What is Daylight Savings?
In the simplest terms, daylight savings (or DST) is when we change our clocks forward an hour in the spring, and then back again in the fall. This results in an extra hour of sunlight in the evening during the summer months.
The first idea of daylight savings came about originally in 1784 by Benjamin Franklin as a way to save candles being burnt by reducing the amount of time they needed to be lit by aligning the time with daylight [i].
Canada began using DST in 1908, and since then various countries have adopted and also abolished DST. It was especially used during the 1970s to combat the energy crises at the time as a way for people to save money on energy [i].
When Do the Clocks Go Forward in the UK 2022?
To simply answer this question, the clocks go forward one hour on Sunday 27th March 2022 at 01:00 am.
What Are the Negative Effects of Daylight Savings?
There have been conflicting reports on whether or not changing the clock an hour actually made a difference in the amount of energy saved, and while DST might not seem like a big deal, it can actually have some pretty negative effects on your sleep.
One alarming statistic from BMJ reports how in the US when we lose an hour due to DST, hospital visits spike over 24% the day proceeding on Monday (with there being an opposite trend when we gain an hour in the fall) [ii].
Matthew Walker's 2018 bestselling book titled 'Why We Sleep' also states that the number of heart attacks increases each time we put the clocks forward, and they decrease when we put the clocks back [iii]. It is stated that this could be due to changes in our cardiovascular system, and when we lose an hour, this applies stress which can cause issues for people with pre-existing heart conditions.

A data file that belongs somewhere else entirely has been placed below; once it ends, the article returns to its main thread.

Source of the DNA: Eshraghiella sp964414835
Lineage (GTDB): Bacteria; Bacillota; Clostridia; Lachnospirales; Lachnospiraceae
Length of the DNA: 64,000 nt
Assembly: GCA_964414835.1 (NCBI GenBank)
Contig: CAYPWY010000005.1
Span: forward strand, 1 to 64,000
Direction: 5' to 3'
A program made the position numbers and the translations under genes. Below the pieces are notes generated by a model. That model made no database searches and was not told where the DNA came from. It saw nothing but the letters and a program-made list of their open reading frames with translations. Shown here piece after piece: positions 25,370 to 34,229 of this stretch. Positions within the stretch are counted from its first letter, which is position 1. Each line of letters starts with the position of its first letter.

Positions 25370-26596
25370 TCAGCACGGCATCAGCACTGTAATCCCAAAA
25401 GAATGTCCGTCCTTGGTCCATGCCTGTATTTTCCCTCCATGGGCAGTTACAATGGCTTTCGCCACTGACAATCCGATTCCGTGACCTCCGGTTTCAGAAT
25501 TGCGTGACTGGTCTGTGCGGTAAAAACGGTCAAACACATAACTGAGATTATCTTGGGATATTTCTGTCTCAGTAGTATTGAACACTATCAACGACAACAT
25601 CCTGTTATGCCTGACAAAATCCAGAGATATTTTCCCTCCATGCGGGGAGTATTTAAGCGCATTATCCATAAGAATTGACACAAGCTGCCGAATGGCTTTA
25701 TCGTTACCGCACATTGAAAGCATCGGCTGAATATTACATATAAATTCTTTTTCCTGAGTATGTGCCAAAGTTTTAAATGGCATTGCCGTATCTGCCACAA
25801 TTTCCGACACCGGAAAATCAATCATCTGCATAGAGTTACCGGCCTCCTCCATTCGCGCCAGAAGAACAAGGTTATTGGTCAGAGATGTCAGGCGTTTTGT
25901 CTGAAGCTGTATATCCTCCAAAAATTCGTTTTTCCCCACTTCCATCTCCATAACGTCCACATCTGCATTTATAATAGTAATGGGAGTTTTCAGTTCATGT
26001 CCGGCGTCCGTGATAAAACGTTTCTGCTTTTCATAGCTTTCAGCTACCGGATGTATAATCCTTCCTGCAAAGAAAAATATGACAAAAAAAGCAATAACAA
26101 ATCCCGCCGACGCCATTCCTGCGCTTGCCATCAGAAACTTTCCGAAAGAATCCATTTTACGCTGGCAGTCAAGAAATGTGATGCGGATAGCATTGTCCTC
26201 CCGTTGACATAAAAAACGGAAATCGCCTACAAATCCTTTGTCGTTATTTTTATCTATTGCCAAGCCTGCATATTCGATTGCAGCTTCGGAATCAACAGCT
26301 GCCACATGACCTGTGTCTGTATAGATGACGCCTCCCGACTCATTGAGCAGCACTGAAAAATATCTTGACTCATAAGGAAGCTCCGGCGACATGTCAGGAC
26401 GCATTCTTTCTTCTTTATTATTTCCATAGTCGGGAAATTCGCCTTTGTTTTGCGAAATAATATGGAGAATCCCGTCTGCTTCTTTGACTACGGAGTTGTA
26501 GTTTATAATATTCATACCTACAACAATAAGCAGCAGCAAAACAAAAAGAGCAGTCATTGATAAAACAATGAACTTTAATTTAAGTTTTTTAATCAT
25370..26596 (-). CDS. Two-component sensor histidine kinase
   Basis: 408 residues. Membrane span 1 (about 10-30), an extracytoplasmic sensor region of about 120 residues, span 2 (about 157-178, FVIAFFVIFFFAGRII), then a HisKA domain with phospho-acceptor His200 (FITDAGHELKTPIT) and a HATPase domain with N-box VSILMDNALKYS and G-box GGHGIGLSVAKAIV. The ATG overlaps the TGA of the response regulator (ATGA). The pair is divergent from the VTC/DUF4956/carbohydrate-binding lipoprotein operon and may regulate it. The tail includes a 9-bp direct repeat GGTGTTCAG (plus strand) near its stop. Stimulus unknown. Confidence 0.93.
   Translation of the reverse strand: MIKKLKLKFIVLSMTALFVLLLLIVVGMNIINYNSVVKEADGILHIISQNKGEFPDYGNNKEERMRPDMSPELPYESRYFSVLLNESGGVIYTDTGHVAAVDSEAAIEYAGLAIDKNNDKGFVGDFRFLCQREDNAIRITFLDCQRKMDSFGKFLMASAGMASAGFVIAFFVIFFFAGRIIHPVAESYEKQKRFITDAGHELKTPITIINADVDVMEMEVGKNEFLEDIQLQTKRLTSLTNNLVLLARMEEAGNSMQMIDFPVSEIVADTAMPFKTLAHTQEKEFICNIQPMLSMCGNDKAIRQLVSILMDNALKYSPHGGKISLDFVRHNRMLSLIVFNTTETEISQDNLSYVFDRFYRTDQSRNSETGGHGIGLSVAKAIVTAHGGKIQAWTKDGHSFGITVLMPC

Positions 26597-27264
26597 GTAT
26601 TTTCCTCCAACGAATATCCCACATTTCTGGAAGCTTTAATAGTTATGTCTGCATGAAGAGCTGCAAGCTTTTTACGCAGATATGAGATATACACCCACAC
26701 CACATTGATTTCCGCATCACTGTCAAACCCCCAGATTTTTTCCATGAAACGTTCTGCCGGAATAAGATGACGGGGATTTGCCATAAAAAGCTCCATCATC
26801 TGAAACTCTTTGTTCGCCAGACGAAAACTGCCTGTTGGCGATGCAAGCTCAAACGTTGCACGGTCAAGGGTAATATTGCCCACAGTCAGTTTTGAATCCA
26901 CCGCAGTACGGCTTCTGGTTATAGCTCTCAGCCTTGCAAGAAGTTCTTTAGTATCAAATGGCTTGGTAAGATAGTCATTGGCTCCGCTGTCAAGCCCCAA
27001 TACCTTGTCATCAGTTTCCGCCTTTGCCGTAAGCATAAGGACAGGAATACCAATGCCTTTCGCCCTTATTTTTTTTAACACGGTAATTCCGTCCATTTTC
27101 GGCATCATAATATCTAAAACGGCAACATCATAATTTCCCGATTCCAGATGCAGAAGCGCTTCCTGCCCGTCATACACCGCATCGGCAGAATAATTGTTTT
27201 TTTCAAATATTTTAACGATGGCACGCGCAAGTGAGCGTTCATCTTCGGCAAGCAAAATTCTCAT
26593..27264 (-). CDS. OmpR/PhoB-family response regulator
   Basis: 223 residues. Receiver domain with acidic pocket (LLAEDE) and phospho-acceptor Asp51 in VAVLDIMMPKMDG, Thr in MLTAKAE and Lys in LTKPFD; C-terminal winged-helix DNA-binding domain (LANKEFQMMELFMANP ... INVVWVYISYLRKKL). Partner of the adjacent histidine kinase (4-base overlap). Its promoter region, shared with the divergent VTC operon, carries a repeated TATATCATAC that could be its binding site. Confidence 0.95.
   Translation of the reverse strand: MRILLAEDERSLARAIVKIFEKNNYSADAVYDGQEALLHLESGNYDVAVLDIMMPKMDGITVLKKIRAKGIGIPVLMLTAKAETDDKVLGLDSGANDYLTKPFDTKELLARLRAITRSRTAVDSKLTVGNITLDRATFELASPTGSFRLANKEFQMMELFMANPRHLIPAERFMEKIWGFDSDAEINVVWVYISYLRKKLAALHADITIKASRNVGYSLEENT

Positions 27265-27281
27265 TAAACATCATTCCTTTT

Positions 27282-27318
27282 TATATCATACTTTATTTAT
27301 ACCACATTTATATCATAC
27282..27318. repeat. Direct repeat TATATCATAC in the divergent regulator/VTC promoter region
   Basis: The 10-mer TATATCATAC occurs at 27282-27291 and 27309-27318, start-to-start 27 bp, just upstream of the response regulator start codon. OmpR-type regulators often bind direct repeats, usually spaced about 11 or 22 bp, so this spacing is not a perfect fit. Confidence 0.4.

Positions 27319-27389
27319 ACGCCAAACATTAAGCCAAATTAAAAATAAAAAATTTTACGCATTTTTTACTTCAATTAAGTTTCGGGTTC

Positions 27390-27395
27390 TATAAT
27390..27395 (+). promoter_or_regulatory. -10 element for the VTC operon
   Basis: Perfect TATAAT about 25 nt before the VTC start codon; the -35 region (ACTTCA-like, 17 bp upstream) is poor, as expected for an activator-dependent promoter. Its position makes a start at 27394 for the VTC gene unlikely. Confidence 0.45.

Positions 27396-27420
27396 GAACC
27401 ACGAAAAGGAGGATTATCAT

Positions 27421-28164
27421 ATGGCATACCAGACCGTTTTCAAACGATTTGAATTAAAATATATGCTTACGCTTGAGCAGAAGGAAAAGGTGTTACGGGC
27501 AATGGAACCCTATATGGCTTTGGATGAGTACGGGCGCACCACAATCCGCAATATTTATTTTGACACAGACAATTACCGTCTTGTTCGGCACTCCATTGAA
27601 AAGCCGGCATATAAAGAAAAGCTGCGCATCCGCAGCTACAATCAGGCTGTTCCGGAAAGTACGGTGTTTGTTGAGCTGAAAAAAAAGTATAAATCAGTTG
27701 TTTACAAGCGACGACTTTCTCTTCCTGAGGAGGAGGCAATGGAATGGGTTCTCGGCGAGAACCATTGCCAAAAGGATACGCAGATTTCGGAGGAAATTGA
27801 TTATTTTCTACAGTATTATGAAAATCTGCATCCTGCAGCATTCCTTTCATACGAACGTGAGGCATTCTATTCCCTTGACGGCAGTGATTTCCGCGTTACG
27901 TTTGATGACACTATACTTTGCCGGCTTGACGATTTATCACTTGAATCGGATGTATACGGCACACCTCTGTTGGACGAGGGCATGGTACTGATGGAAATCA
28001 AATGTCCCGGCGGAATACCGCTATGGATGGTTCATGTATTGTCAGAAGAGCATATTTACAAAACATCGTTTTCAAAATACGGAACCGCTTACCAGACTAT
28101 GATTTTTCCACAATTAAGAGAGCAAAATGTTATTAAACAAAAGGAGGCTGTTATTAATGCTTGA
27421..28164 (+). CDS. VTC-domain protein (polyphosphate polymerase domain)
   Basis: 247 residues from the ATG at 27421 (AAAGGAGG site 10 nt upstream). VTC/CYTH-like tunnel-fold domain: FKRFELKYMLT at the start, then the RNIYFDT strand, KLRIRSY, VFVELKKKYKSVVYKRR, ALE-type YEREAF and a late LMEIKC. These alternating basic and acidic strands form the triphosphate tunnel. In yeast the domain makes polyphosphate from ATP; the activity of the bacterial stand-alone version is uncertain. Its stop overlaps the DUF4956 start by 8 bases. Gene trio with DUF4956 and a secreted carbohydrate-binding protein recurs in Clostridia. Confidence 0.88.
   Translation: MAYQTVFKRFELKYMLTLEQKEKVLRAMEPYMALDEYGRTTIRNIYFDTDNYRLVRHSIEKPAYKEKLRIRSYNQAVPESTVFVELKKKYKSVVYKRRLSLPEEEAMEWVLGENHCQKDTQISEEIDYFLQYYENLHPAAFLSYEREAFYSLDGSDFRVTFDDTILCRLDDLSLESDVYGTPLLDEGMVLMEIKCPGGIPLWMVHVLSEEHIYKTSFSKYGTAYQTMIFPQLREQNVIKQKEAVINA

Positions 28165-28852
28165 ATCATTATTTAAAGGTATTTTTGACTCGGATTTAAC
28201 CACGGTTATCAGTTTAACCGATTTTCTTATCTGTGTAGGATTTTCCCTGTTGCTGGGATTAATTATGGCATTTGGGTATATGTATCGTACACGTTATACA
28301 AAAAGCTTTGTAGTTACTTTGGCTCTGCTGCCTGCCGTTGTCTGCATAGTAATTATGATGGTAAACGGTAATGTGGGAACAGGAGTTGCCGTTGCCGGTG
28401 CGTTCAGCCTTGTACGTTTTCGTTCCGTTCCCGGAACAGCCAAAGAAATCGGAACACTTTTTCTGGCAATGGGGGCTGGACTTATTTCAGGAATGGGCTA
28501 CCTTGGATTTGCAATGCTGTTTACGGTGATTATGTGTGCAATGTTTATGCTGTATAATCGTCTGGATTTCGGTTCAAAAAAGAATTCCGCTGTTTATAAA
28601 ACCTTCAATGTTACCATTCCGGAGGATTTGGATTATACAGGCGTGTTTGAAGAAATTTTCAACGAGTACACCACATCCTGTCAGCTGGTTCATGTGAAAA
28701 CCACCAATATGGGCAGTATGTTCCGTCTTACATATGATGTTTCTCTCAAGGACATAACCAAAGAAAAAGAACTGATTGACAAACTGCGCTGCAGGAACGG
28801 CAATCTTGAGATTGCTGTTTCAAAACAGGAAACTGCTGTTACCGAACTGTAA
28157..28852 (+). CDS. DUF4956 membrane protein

This idea is supported by the 2020 study from Michael Poteser and Hanns Moshammer which looked at the general population and its mortality rate in Vienna, Austria during the week after the spring DST. The study states, "a significant increase in daily total mortality of about 3% per day was observed" and that this could be linked to the change in time [v].
Sleep is vital for our overall health and well-being. It's when our bodies repair and heal from the day's activities. Losing even an hour of sleep can have profound effects on our mood, energy levels, and mental capacity. According to the University of Colorado, the week following the Spring DST saw fatal car accidents increase by up to 6% [iv].
If you would like to read more about the other negative effects that a lack of sleep causes according to science, then we published an entire blog post about this here.
How to Improve Your Sleep
Daylight savings is in a constant state of debate as to if it should be abolished, but as this will be taking place in the UK in 2022, daylight savings time is likely to disrupt our sleep, and so it's important to understand what we can do to counteract it.
It is advised that your sleeping environment is kept to a cool 18-24C, that you wind down before bed, reduce the amount of blue light that your eyes are exposed to and that you stick to a consistent bedtime (including on weekends) [vi].
What we eat can also play a major role in the way we sleep too. Our Sleep Tight Stack contains a calming and rejuvenating blend of high impact vitamins and nutrients, lovingly formulated to help nourish and improve your sleep.
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If you would like to read more of the studies, claims and references cited in this article then please visit the links below: